Wheelman-turned reformed Las Vegas cab driver Jack Bruno (Johnson) knows something is up when two eerie kids offer him a wad of money to take them to a location deep in the wilderness. Sara and Seth (Robb and Ludwig), it turns out, are wormhole-busting aliens sent on a quest to save their planet and Earth. Hot on their trail are a Predator-style assassin hell-bent on their demise and a team of shady US counter-extraterrestrials.
In this remake of 1975's Escape to Witch Mountain (based on Alexander Key's novel of the same name), the question is: who will win the race? When director Fickman took to the stage at the UK premiere of Witch Mountain in London, his final words - delivered with gusto to the crowd of mostly kids and their parents before his film started - were: "Are you ready for the race to begin?" Many people in the audience would have reacted in a similar way to this reviewer - that the next 98 minutes of our lives would be spent watching a chase movie featuring two alien kids and The Rock. Sounds cool. Sadly, it wasn't to be. It turns out that chasing, or racing, only forms a small part of this Disney movie, that the alien kids aren't explicitly so until the last half hour and The Rock spends equally scant time being The Rock.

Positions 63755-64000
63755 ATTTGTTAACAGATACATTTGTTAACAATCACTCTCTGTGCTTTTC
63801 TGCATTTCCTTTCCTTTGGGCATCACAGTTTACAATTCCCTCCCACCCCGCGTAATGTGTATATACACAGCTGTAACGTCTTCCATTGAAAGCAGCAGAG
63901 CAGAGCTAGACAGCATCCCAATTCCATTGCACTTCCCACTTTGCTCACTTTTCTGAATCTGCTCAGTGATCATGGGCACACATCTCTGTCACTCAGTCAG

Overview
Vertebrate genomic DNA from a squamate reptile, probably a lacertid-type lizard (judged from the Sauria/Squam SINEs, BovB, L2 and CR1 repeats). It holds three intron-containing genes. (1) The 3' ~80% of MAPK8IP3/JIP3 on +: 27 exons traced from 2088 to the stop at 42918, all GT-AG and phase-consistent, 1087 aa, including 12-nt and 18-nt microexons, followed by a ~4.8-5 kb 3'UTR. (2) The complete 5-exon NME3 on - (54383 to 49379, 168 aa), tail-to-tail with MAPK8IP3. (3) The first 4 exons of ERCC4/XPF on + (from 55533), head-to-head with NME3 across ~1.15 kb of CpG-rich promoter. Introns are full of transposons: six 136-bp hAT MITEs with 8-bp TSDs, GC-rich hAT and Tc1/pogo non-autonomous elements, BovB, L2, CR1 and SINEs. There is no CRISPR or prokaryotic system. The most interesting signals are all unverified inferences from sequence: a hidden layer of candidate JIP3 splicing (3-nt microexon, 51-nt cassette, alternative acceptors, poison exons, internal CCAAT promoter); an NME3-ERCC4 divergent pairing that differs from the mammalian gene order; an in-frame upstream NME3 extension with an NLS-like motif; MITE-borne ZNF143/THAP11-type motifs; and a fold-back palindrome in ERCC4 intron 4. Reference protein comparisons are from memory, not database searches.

Fickman should have stuck closer to his words during development. A road movie featuring UFOs and set against the Nevada valleys could have worked, but he has instead made a stuttering and uneven kids' flick that could have easily ended up on the Disney Channel straightaway were it not for the strong adult cast. Johnson is very watchable, but it's unclear what his role in the plot is apart from being smashed around the place by an ugly alien assassin and driving a beat-up cab when the kids can use their extensive telekinetic powers to go pretty much wherever they want. The special effects do not really hold up during the film's more lengthy set pieces, while the sets - a far cry from the expansive, evocative hinterland around Las Vegas - are claustrophobic. Parents may also be genuinely concerned by the on-screen violence, while Seth's ability to control his molecular density leads to some upsetting scenes involving being hit full-on by a speeding car and resisting a hail of bullets. The original Escape to Witch Mountain was a kooky, often dawdling tale but its 21st century predecessor, although much flashier, loses the race in comparison.